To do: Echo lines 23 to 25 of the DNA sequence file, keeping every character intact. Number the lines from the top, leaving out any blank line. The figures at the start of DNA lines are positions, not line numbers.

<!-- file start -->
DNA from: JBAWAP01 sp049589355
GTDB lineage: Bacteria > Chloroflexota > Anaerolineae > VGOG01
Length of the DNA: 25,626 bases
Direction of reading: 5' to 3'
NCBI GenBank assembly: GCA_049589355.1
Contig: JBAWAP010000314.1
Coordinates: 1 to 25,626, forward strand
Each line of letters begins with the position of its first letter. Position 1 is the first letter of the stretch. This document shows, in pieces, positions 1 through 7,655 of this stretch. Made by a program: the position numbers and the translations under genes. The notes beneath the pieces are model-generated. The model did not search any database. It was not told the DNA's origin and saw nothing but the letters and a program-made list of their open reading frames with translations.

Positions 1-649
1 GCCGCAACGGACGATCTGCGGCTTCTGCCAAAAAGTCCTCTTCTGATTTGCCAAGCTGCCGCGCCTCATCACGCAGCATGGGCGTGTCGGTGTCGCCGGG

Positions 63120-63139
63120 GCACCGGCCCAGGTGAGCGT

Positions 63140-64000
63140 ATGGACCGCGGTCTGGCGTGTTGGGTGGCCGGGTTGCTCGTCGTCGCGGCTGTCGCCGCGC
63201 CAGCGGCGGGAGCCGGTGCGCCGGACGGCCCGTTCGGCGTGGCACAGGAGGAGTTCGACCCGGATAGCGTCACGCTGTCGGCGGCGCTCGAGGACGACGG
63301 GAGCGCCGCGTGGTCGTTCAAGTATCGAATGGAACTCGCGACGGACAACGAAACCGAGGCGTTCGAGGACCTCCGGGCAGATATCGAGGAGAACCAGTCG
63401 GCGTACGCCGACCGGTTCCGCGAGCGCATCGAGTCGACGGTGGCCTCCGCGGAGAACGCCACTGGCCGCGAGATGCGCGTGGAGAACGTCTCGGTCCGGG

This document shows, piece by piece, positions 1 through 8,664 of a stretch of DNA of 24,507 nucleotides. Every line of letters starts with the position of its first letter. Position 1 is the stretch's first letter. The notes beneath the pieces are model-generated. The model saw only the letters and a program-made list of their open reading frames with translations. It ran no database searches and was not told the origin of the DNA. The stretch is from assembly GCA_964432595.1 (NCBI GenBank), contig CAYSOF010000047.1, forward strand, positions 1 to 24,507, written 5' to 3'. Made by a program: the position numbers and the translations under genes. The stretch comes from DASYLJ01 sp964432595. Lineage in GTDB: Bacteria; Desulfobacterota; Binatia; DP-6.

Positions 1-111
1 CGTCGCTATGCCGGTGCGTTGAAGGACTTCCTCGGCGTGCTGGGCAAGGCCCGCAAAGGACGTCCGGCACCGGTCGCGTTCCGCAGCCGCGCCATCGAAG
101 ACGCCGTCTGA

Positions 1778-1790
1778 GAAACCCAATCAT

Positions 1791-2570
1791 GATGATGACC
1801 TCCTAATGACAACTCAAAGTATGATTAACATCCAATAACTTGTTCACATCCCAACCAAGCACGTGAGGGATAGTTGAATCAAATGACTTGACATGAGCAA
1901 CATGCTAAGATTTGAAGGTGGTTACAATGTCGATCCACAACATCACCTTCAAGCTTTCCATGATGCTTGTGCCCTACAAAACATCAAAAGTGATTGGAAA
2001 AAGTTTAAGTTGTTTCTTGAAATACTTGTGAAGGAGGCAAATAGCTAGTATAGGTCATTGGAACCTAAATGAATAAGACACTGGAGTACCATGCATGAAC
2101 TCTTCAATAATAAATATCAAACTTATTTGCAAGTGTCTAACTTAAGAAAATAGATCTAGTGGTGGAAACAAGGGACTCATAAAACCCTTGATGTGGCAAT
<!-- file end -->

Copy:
1778 GAAACCCAATCAT

Positions 1791-2570
1791 GATGATGACC